Eurozone finance ministers have agreed on a broader framework for the bloc’s future joint budget, which will allow standardising fiscal policies, boosting economic growth, and addressing future economic shocks in the 19-country single currency area.
Kristian Rouz – Top EU ministers have reached a compromise agreement on a plan to establish a common fiscal policy framework within the bloc. The proposal, made by French President Emmanuel Macron and backed by German Chancellor Angela Merkel last year, still needs more work, some EU officials say, to determine the scale and sources of funding for the new mechanism.
Following a 12-hour meeting on Friday, EU finance ministers said they’ve reached a broad understanding on a Eurozone budget. A common fiscal policy is expected to advance the European integration process and further level the playing field for private-sector enterprises across the Eurozone.
Officials say the new framework would boost the efficiency of fiscal policies across the bloc, help battle inequalities and discrepancies between individual member states and their economic development, as well as prevent future economic shocks.
“We did tonight what we had set out to do: we’ve created a genuine Eurozone budget”, French Finance Minister Bruno Le Maire said. “For the first time, we have created an operational budget that will help Eurozone countries to converge and become more competitive. It’s a breakthrough”.
However, some EU officials warn that a general understanding of a joint budget is not enough, and talks must progress on a quicker timeline. Eurogroup Chair Mario Centeno said the size of the new mechanism still remains unclear, along with the sources of its funding. He said the ministers have made several important “small steps” towards a joint budget, but a lot of work has yet to be done.
Centeno also revealed the technical name that the ministers chose for the new fiscal mechanism – the Budgetary Instrument for Competitiveness and Convergence (BICC).
Some economists say the Eurozone might not be able to launch a full-scale budget in the near-term perspective, and would at first establish a limited fiscal facility to redistribute wealth across its member-states. Eventually, that mechanism could grow to a full-size budget, big enough to operate on a scale of the $19.1-trillion Eurozone economy.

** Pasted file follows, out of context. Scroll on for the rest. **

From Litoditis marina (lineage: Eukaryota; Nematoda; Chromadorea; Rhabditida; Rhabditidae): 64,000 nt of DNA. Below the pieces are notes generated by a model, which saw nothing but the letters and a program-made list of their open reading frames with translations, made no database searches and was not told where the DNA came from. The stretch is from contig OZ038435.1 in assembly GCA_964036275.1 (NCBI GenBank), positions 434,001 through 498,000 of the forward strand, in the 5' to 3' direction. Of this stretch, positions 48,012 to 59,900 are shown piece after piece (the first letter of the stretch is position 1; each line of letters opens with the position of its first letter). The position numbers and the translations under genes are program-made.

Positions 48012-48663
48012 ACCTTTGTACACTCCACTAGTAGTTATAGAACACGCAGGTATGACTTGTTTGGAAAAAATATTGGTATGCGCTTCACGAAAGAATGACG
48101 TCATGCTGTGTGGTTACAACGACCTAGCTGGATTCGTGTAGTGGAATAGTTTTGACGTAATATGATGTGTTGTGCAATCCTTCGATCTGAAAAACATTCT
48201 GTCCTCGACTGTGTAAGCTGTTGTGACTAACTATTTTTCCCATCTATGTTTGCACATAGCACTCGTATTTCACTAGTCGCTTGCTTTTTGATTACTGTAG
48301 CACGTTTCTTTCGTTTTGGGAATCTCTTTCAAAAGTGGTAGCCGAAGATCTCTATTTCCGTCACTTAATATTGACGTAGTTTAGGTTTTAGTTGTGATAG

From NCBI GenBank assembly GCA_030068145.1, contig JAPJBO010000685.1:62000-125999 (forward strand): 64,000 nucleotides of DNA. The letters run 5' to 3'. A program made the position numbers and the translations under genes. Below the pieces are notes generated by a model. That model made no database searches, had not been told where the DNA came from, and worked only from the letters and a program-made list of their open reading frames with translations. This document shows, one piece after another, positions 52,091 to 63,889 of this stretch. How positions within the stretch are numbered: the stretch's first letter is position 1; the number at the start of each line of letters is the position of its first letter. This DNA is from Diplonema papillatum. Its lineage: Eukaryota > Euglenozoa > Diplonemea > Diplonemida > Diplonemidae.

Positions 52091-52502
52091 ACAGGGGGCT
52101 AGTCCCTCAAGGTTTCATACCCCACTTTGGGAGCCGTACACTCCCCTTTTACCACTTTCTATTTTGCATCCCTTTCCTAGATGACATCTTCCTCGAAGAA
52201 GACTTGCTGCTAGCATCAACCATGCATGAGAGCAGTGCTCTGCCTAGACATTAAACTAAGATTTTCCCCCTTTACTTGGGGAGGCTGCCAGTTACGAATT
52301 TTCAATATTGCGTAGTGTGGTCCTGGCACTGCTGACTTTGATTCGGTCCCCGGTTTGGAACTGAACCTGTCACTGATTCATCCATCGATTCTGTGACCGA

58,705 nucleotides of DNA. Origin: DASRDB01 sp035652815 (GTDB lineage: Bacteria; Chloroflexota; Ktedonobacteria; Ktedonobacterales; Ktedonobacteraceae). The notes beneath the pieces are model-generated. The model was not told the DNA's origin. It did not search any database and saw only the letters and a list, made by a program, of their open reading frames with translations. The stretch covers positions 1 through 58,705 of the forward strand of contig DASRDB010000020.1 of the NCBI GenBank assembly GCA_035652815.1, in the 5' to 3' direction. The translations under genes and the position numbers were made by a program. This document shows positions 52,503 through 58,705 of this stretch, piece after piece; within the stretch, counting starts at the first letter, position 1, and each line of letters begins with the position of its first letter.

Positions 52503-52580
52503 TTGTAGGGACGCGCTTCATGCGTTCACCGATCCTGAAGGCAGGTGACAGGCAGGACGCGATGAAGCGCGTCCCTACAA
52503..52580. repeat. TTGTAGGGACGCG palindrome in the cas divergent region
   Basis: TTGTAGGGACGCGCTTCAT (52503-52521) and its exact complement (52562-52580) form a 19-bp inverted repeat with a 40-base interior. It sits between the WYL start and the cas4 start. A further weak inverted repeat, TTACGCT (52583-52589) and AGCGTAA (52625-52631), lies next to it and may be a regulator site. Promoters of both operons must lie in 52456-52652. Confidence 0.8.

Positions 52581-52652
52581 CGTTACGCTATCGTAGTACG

The Eurozone’s GDP is only slightly smaller than that of the US, meaning a common budget would have to be somewhat similar in size than America’s $4.407-trillion federal budget.
EU officials say the bloc is gradually moving towards a similar-style budget, while individual member-states will likely retain their own fiscal tools to solve local and regional tasks.
“For the first time, we will start thinking about the future as a coherent bloc and coordinating our economic policies”, Le Maire added.
However, observers point out that even if the Eurozone establishes a full-size joint budget, officials in Brussels might struggle to find consensus on fiscal decisions, as the EU Parliament comprises 751 MEPs, while the US Congress has only 535 voting members across its two chambers.
A smaller legislative body theoretically makes decision-making easier, and yet even the US Congress regularly has bloody battles over the budget and fiscal policies – such as public spending, financing of government agencies and national projects, as well as the issues of deficit and debt ceilings, among other things. Disagreements in the US Congress sometimes lead to government shutdowns.
For its part, the Eurozone would be facing a similar challenge to its own fiscal policies. However, the larger size of EU bureaucracy, the bloc’s multi-party system (as opposed to just two major parties in the US), and – most importantly – the traditional North-South divide in the approach to fiscal policies, could make Eurozone shutdowns more frequent and severe.
“We still have a long way to go, in particular on how we finance the new budget, and I don’t underestimate the challenges ahead”, Le Maire said.
EU officials say the common budget has yet to become a practical and operational system, and finance ministers are now expected to decide how the facility will be financed. Participating member-states could potentially divert a fixed percentage of their fiscal revenues towards the new framework.
Critics say the common budget must promise certain benefits to each of the member states – including both the advanced economies such as Germany and the debt-ridden nations of Southern Europe, such as Italy or Greece.
“The budget does not deal with the other issue that from an economic perspective is also important: macroeconomic stabilisation”, European Stability Mechanism Director Klaus Regling said.
Experts say there are still a lot of arguments in favour of and against the joint budget, meaning that finance ministers will have to find compromise solutions to many sticking points before the mechanism can be implemented.
Macron and Merkel are planning to launch the Eurozone’s joint budget in the early 2020s.